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Wednesday, 30 October, 2002, 00:15 GMT
Hidden cost of loyalty schemes
A hand holding out a bundle of notes
For consumers, rewards may come at a price.
Credit card firms are finding customer loyalty schemes expensive to run and are passing these costs on to consumers, according to a new report.


They will eventually wake up to the loyalty scheme rip-off of higher rates for rewards that many don't want

Edward Ripley, report author

High set-up and running costs are cited by market research company Datamonitor as a key weakness of traditional loyalty card schemes, which reward customers with points which can be exchanged for goods and services.

As a result, traditional loyalty schemes are being superseded by cheaper cash-back schemes from cost conscious providers.

In addition, the research concludes that the annual percentage rate (APR) is higher when a card has a loyalty scheme attached than when it does not.

Afraid

According to Datamonitor, traditional schemes are not particularly cost effective as they appeal to the least profitable customers - those that pay their balances off in full every month.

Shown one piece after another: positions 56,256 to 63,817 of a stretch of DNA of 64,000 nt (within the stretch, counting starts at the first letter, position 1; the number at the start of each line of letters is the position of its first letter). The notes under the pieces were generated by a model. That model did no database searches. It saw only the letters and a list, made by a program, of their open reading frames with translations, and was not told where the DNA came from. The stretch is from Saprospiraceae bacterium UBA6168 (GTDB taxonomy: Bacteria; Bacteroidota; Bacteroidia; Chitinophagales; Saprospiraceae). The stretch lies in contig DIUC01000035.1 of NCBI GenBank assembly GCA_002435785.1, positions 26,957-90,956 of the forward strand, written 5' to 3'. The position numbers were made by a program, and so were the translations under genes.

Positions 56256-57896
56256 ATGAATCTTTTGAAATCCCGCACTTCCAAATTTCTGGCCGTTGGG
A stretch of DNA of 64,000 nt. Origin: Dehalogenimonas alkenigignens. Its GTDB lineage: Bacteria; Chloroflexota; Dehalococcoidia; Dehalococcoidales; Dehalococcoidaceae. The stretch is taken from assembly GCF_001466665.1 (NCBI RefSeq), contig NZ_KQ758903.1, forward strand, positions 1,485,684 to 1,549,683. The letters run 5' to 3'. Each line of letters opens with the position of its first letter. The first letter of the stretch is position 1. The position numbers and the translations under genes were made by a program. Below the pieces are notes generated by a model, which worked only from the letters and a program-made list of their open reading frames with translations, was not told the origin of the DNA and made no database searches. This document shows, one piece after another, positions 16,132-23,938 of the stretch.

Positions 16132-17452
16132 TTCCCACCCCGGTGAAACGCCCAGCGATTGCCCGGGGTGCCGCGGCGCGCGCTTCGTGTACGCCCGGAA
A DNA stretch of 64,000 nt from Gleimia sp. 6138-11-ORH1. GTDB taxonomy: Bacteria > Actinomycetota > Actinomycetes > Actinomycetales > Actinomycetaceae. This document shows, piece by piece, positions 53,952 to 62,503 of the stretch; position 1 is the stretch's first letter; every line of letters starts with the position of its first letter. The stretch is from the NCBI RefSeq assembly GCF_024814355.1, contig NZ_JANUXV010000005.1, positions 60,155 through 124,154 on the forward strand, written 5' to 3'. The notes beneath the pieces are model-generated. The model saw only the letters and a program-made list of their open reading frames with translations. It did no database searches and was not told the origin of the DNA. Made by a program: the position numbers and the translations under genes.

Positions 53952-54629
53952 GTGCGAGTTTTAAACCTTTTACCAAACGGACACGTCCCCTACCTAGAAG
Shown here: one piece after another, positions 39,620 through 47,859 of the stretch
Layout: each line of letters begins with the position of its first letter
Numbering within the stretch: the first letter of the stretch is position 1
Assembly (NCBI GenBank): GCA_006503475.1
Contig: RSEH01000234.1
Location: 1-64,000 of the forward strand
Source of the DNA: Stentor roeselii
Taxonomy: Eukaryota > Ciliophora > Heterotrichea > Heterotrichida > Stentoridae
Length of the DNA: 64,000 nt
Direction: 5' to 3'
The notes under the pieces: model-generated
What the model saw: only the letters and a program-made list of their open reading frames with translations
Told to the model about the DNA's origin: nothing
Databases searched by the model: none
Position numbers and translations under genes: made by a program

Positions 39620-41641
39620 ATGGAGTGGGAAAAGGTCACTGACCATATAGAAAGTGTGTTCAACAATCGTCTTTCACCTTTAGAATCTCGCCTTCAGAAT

However, credit card firms are afraid to close schemes down altogether as this can mean losing customers.

Loyalty schemes are the third most important consideration when customers choose a new card behind convenience and cheap rates.


It is wrong to single out cards with loyalty schemes in this way many have APRs far lower than the figures quoted by Datamonitor

Ian Barber Barclaycard spokesman

Claw back

The report suggests that the high cost of running such schemes is forcing credit card providers to claw the money back from customers by means of higher APRs.

In the UK, according to Datamonitor, the average APR for outstanding credit card balances on purchases is currently 16.5%.

The average APR for cards that offer no loyalty scheme is just 15.9%.

This rises to an average of 17.4% when a card has a traditional loyalty scheme.

New entrants into the credit card market have tended to operate simple and cheap to run cash back loyalty schemes.

However, the average APR on such cards is still more expensive than the norm at 17.1%.

Edward Ripley, author of the report, said that consumers are getting more financially savvy, with many preferring lower prices to rewards.

"They will eventually wake up to the loyalty scheme rip-off of higher rates for rewards that many don't want," he said.

Singled out

Ian Barber, a spokesman for Barclaycard, dismissed the reports findings.

"It is wrong to single out cards with loyalty schemes in this way many have APRs far lower than the figures quoted by Datamonitor," he said.

 WATCH/LISTEN
 ON THIS STORY
Datamonitor's Edward Ripley
"If you do not pay your balances off you should really look for a card with the lowest APR"
See also:

20 Sep 02 | Business
14 Sep 02 | Moneybox
23 Nov 00 | Business
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